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Memorial Flames created by students chosen by judges to feature at official ceremony for Holocaust Memorial Day

Commemorative artworks by pupils across the UK selected for national exhibition marking 75th anniversary of Auschwitz liberation

Memorial Flames created by school groups up and down the country have been selected by a distinguished panel of judges to feature as part of a national art exhibition commemorating the 75th anniversary of the liberation of Auschwitz-Birkenau.

The artworks – from schools including Bennett Memorial School, Tunbridge Wells; Bishop Martin C of E School, Liverpool; The Spires College, Torquay; Coleg Gwent, Wales; and Upholland Roby Mill Primary School, Skelmersdale – make up some of the 75 Memorial Flames chosen to feature in an exhibition set to be unveiled at the official UK Ceremony for Holocaust Memorial Day 2020, at which numerous VIPs are expected to be in attendance.

More than 300 groups from across the country registered to take part in the nationwide competition, launched by the Holocaust Memorial Day Trust (HMDT) to encourage more people to remember the six million Jews murdered during the Holocaust.

On the judging panel were: illustrator and children’s author Nick Sharratt, famed for his work illustrating Jacqueline Wilson’s beloved novels; arts correspondent at The Observer Sarah Donaldson; art curator and broadcaster, Kathleen Soriano; Holocaust Memorial Day Trust Trustee and daughter of Naomi Blake, a sculptor and Holocaust survivor, Anita Peleg; and Chief Executive of the Holocaust Memorial Day Trust, Olivia Marks-Woldman.

Speaking about the project, Nick Sharratt said:

“It’s more important than ever not to forget the history of the Holocaust, and this exhibition is a fantastic opportunity to ensure that. I’ve been very excited to see how many different interpretations of the brief there are, with each group using the central flame idea and making it their own. The number of different artistic techniques used has been very impressive and I can’t wait to see all the 75 Memorial Flames come together at the UK Ceremony for Holocaust Memorial Day.”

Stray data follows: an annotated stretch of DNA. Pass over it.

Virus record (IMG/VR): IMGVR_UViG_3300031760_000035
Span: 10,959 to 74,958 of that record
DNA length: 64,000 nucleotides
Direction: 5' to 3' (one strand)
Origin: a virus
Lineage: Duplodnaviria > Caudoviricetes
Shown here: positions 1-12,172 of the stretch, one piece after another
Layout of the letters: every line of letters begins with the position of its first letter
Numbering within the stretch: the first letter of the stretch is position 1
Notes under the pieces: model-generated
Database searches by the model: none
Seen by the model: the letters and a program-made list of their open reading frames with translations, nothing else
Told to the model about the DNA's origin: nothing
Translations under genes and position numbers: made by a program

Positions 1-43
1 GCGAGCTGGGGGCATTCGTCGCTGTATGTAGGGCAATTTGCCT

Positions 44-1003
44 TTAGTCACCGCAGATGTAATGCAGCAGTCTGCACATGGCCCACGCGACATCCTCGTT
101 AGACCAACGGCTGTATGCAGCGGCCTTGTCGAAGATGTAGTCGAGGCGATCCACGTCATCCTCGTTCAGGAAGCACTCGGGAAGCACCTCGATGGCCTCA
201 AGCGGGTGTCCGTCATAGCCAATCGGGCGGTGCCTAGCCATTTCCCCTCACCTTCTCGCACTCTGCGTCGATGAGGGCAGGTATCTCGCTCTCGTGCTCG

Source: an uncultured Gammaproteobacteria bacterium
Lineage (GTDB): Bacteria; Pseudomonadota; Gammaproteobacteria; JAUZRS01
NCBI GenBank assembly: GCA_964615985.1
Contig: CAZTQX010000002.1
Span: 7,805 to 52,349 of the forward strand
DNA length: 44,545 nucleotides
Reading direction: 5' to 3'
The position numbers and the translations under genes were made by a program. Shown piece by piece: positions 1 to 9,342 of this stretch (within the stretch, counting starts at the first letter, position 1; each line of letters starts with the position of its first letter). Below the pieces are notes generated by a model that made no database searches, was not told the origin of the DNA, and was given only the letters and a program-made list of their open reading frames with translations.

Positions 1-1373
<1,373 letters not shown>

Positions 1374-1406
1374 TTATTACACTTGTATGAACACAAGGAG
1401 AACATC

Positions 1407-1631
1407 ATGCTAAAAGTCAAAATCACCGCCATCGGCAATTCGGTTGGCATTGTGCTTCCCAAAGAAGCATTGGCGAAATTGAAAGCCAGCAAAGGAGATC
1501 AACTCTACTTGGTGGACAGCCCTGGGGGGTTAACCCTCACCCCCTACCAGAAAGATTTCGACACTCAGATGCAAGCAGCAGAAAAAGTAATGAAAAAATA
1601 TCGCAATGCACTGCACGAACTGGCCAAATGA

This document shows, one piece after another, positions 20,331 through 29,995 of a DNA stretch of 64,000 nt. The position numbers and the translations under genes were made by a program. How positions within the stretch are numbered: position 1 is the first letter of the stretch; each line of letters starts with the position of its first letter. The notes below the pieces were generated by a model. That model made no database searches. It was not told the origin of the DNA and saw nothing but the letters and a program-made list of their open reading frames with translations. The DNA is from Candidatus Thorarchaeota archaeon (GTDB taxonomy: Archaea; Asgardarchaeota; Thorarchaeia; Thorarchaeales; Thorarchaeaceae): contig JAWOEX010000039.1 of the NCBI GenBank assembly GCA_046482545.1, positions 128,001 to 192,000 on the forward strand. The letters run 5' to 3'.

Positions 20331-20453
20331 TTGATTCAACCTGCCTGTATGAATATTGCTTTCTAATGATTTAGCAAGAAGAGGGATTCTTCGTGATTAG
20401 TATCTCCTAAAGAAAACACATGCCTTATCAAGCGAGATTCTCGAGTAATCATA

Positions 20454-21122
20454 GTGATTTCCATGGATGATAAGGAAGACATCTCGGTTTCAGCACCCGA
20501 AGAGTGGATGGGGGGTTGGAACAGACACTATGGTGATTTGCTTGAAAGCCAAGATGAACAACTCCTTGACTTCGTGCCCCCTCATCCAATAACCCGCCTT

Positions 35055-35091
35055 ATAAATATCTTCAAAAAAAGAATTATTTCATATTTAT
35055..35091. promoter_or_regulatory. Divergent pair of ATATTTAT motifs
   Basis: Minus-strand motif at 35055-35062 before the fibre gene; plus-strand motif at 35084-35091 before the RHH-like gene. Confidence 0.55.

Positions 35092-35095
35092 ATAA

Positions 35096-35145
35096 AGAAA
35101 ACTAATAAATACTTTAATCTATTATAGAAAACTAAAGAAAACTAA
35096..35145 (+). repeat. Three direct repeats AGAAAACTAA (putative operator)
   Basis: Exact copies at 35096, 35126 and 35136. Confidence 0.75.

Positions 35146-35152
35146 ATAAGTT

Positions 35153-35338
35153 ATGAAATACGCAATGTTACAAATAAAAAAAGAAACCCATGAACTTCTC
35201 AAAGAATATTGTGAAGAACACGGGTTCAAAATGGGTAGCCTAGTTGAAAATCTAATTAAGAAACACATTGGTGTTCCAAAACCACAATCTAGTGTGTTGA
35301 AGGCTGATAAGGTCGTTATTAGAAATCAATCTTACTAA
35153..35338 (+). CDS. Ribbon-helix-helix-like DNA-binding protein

The primary school submissions were inspired by a range of sources. The Memorial Flame from King David Primary School in Manchester was inspired by the writing of Auschwitz survivor Elie Wiesel and the lyrics of their favourite popstar, Ed Sheeran. Their piece, Flames for the Future, is a sculpture created from wire and nylon, decorated with acrylic paint and collage. It incorporates passages from Wiesel’s book Night and Sheeran’s song I See Fire. The pupils’ teacher said using texts like these, as well as the poem Butterfly by Pavel Friedmann, is a ‘subtle but powerful’ way of teaching Key Stage 2 children about the Holocaust. 

Students with additional learning needs at Coleg Gwent Crosskeys Campus, in Wales, created a wooden 3D light-up design incorporating the Star of David. Their sculpture Thank You Kitty was inspired the diary of Anne Frank. It features powerful quotations from the diary which are burnt onto the base, above which an image of Anne’s face hangs from the star. The piece aims to tell the story of what happened, and uses the symbolism of hands around a flame to depict the hope and strength created by people from different backgrounds coming together to make sure the horrors of the Holocaust never happen again.

The students’ tutor, Mary Bradfield, said:

“The project has affected the group on a deep emotional level and they have shown great understanding and sympathy regardless of their own challenges in life. It has sparked a genuine interest in what happened during the Second World War and students have gone home and discussed it. Some are now happy to share stories about their family’s experiences during the war years. The students have shown maturity beyond their years and are keen to continue with this project. I am so proud of them all.”

Chief Executive of the Holocaust Memorial Day Trust, Olivia Marks-Woldman, said:

“It is hugely encouraging to have received so many submissions to this project and from so many different types of groups. The project has truly been nationwide and at a time when we know identity-based hostility is increasing, it is heartening to see so many groups and communities come together and pay tribute to victims of the Holocaust in this way. Holocaust Memorial Day is an important opportunity for us all to learn from genocide, for a better future, and I’d urge everyone to get involved in activities for Holocaust Memorial Day 2020 by visiting”